Shortened I-94 at Port of Entry – What to Do?
When nonimmigrant work visa holders and their dependents enter the United States, they are provided with a record of lawful admission, commonly referred to as an I-94 card. Although the card is now issued electronically by U.S. Customs and Border Protection (CBP) when traveling by air, this card provides travelers with the end date of their lawful stay. Once in the United States, it is common for work visa holders to extend their lawful stay when their employer files a petition with U.S. Citizenship and Immigration Services (USCIS). When USCIS approves the extension of stay, a new I-94 card is provided to the worker and his or her dependents. This card is a paper card attached to the bottom of the I-797 approval notice. When the worker travels outside the United States, upon return, he or she will then present an unexpired visa stamp (in most cases) and the I-797 approval notice from USCIS with the I-94 attached. CBP will admit the traveler back into the U.S. and provide a new I-94 number that is accessed electronically. In some situations, this new I-94 may provide a different end date than what is listed on the I-94 attached to the I-797 approval notice.
The most common reason for a difference in I-94 end dates is an expiring passport. When the worker’s passport is expiring prior to the I-797 end date, CBP will cut short the I-94 end date and only grant entry until the date the passport is expiring. This can also happen to dependent family members traveling. Because the I-94 issued by CBP is electronic, travelers may not realize the different end date until the next time they log onto the CBP website to obtain their I-94. If the end date on the CBP-issued I-94 has already passed, the traveler is technically considered to be out of status and unlawfully present as they have overstayed the end date provided on the most recent I-94.
For this reason, it is incredibly important to always log on to the CBP website immediately after returning to the United States and print the new I-94 and verify the end date given. When a shortened I-94 is caught before its expiration, it is much easier to fix. There are generally 4 ways to “correct” a shortened I-94 before it expires after the passport has been renewed:
- Travel again if your visa stamp remains unexpired. When you return, you will present your renewed passport, visa stamp, and the same I-797 approval notice. This time, CBP should electronically issue another I-94 with the end date matching your I-797 approval notice. Be sure to log on to the CBP website immediately after returning, print the new I-94, and verify the end date.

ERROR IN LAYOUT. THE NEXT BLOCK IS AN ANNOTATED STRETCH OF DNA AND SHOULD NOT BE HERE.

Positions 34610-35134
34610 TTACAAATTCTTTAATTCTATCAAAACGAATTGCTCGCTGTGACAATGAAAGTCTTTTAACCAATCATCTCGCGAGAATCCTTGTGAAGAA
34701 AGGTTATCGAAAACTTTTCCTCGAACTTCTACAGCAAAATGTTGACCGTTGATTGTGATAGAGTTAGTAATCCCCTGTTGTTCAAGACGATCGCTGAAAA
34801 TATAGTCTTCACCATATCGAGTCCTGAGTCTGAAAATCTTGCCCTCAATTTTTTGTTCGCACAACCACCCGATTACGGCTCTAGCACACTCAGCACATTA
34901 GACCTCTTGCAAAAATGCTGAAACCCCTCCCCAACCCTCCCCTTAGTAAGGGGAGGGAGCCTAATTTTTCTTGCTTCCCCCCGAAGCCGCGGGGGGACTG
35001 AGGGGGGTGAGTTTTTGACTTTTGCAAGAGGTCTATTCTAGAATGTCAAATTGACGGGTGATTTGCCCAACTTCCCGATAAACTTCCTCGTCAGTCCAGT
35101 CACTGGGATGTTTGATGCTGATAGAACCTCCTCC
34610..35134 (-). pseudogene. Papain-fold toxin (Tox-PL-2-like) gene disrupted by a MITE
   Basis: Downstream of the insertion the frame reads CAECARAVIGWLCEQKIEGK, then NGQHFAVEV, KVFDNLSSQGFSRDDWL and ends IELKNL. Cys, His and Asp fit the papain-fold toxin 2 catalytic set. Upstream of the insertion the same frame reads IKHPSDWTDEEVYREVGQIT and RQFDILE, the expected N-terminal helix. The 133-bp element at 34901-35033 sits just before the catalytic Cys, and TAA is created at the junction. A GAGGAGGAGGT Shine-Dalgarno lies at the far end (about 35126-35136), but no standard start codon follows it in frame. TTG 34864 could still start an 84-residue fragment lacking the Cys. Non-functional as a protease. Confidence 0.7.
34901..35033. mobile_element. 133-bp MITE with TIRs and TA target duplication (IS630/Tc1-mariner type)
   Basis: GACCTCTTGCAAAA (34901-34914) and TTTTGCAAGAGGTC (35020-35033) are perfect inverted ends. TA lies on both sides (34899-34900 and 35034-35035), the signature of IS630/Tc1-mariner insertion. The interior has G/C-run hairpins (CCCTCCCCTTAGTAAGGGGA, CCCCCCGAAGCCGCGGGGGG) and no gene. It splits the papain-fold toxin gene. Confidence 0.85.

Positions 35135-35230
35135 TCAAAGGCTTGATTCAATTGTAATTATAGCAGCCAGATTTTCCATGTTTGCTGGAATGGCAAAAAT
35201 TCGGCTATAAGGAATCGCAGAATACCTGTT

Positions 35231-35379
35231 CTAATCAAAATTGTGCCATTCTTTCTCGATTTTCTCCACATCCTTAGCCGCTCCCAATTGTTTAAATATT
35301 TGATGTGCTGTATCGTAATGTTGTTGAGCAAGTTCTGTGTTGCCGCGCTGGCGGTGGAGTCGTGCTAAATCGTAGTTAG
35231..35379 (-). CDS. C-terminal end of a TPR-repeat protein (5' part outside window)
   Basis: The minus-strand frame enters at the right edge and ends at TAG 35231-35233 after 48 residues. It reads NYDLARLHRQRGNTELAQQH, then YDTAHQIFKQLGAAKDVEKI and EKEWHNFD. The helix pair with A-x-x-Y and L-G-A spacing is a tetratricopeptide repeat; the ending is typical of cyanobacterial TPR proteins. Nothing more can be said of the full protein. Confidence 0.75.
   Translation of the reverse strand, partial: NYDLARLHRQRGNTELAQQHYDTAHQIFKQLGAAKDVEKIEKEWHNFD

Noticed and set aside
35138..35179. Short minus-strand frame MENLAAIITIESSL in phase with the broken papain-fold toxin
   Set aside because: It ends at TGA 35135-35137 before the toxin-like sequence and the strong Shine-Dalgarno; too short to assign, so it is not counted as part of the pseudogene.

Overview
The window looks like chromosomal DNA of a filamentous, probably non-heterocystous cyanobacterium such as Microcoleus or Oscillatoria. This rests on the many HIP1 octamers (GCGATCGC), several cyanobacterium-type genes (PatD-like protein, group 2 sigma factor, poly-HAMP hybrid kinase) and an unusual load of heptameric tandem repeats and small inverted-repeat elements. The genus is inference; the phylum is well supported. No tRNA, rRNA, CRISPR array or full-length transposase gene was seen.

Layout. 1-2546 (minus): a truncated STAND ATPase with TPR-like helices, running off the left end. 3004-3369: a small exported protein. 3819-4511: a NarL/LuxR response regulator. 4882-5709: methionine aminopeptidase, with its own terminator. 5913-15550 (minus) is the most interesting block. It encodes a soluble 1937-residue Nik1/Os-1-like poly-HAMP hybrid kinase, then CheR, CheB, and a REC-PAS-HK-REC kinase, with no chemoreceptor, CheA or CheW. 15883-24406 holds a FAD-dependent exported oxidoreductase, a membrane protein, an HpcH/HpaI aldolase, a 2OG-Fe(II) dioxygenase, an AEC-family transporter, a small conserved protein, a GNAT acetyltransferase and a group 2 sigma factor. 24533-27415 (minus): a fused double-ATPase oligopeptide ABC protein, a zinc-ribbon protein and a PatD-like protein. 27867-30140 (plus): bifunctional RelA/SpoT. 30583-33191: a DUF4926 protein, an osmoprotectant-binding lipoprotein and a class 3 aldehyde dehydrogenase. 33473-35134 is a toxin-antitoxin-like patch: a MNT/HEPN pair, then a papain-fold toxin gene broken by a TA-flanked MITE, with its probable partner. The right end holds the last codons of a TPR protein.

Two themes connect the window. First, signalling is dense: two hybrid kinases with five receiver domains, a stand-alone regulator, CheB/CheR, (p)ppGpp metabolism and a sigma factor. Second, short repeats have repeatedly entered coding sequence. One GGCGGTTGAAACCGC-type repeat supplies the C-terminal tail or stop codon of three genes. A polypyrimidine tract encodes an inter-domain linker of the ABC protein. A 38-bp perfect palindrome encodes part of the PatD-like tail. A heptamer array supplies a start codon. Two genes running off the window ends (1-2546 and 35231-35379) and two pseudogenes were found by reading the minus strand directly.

- If your visa stamp has expired, utilize automatic revalidation to travel to Canada or Mexico and return within 30 days. If traveling by air, CBP should electronically issue another I-94 with the end date matching your I-797 approval notice. Be sure to log on to the CBP website immediately after returning, print the new I-94, and verify the end date.
- File an extension with USCIS prior to the end date of the shortened I-94.
- Request correction from a CBP Deferred Inspection Site.
If the end date of the shortened I-94 has already passed, consult with a qualified immigration attorney as soon as possible to determine the best strategy for regaining status. Options will vary depending on how much time has passed since the I-94 has expired.
By: Emily Neumann, Managing Partner
Emily Neumann practices immigration law at Reddy & Neumann, P.C., Houston’s largest immigration law firm focused solely on U.S. employment-based immigration. Since 2005, she has partnered with HR professionals to help their businesses secure work authorization for their valued foreign national employees, including F-1 students. She has been named a “Top 10 Immigration Law Attorney” and received a “10 Best” Award for Client Satisfaction. Emily has been quoted in Bloomberg Law, U.S. News & World Report, Inside Higher Ed, and The Times of India on various hot topics in immigration. She is a member of the American Immigration Lawyers Association and Society for Human Resource Management.